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Report: Wisconsin Income Inequality Near Depression Levels

A report shows income disparity in Wisconsin is huge, and the gap is widening. (DeanDrobot, iStockPhoto.com)
A report shows income disparity in Wisconsin is huge, and the gap is widening. (DeanDrobot, iStockPhoto.com)
June 27, 2016

MADISON, Wis. – Nearly $1 out of every $6 of income in Wisconsin wound up in the bank accounts of the top 1 percent of earners, according to the Center on Wisconsin Strategy (COWS) and the Wisconsin Budget Project.

A report put out by the two groups says this means the income disparity between the haves and have nots rivals the separation at the time of the Great Depression.

Laura Dresser, COWS’ associate director, says this poses a danger for a lot of Wisconsinites.

"Instead of having broadly shared prosperity, we have some who are gaining from the rewards of growth and many who are being left behind, and that makes making ends meet for those whose wages aren't going up much harder to do,” she states. “It stresses communities and the schools. It's hard for families."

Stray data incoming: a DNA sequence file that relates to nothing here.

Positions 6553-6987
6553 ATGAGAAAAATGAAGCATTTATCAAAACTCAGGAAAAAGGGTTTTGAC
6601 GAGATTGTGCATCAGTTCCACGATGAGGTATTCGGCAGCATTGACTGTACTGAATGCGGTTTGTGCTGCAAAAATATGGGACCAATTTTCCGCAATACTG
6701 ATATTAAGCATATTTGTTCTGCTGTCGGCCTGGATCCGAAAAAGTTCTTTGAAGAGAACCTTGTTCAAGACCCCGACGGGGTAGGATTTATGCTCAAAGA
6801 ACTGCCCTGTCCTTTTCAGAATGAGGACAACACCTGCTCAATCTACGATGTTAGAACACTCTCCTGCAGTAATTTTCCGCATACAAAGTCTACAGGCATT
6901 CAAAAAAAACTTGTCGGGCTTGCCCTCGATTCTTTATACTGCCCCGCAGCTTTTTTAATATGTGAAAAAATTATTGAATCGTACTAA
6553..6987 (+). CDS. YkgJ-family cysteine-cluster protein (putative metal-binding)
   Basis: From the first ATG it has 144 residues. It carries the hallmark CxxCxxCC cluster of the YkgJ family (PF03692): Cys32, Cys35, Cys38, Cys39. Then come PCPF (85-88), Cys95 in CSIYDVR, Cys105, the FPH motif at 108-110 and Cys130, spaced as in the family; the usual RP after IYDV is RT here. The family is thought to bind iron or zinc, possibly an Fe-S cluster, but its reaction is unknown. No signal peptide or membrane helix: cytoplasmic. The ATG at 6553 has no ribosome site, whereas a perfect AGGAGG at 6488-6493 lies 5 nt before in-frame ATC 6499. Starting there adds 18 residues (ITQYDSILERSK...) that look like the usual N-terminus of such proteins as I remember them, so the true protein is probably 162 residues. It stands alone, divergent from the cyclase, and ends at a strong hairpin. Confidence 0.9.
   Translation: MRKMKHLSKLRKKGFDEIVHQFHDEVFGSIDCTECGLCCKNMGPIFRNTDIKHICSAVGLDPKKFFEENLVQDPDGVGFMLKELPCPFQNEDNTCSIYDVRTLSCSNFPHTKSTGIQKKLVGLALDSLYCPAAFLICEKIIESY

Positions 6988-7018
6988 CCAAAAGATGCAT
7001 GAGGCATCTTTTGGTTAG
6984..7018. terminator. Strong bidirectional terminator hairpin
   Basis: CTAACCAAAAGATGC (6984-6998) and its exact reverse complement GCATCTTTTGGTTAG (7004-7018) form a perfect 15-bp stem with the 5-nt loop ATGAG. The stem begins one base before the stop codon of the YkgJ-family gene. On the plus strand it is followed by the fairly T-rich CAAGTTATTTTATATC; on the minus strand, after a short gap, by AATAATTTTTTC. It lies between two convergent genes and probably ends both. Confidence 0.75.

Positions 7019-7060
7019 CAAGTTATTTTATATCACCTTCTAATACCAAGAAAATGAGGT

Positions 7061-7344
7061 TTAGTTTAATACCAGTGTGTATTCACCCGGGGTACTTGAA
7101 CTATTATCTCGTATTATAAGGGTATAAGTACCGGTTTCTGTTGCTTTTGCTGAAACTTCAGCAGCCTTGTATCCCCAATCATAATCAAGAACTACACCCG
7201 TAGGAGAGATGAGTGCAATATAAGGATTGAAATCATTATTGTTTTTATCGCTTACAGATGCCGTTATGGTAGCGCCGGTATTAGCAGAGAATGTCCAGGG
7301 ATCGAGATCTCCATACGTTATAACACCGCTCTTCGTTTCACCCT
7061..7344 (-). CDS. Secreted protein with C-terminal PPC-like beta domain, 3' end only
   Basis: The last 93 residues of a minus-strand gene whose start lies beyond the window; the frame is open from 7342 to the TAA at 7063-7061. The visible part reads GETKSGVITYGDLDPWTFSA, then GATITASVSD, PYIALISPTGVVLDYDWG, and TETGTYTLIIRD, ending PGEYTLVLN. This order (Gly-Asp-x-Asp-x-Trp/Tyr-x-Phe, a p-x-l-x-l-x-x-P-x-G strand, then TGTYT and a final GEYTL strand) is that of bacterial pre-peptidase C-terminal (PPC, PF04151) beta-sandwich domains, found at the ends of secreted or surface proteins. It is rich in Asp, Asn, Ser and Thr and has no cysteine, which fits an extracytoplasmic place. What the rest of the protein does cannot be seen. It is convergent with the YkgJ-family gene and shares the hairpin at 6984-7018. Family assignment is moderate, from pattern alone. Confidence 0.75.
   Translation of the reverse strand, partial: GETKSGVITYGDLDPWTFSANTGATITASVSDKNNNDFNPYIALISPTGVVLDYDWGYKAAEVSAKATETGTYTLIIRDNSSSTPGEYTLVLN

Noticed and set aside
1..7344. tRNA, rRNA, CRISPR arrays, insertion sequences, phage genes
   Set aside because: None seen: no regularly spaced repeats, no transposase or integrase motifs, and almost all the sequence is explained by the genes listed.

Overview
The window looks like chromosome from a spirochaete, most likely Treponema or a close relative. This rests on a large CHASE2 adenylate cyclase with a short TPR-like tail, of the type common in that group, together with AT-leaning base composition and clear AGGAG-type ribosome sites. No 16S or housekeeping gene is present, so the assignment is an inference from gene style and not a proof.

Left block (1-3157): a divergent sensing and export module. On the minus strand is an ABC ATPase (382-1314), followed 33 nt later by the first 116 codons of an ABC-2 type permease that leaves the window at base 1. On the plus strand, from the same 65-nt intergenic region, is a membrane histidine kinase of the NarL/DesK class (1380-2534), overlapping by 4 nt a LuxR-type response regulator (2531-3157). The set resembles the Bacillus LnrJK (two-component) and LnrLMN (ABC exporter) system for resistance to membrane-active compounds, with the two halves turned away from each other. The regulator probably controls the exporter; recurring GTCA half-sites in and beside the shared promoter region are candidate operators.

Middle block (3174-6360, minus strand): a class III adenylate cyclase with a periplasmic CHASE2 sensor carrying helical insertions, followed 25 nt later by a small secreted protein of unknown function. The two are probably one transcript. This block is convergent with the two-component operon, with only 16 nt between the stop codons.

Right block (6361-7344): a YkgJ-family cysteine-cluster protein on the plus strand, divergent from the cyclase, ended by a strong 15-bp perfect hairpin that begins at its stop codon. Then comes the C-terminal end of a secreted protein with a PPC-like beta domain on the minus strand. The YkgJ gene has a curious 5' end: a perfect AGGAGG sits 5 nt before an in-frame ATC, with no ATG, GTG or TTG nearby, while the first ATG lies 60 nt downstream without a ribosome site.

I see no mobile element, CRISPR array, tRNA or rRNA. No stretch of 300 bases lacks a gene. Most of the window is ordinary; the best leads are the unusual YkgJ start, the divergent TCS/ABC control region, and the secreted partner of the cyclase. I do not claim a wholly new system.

The report says between 1979 and 2013, the average income of the top 1 percent in Wisconsin grew by almost 120 percent, while the average income of the remaining 99 percent grew by only 4 percent.

Dresser says the gap continues to grow, but it's not really a case of the rich getting richer, and the poor getting poorer.

"Well here what we find, I think, is that the poor are holding steady and the rich are getting a lot, a lot, a lot richer, and the closer you are to the very top of the income distribution the more that that's true," she states.

With the top 1 percent in Wisconsin having an average income of $888,000 a year, that translates to 19 times the average income of the remaining 99 percent.

According to Dresser, policy makers need to adopt a new way of thinking about things to improve the situation.

"Thinking about strong education systems, thinking about strong policies in support of people's access to good training and good jobs,” she stresses. “That takes some public infrastructure. It takes some willingness to raise the minimum wage. It takes some attention to the way people are paying taxes."



Tim Morrissey, Public News Service - WI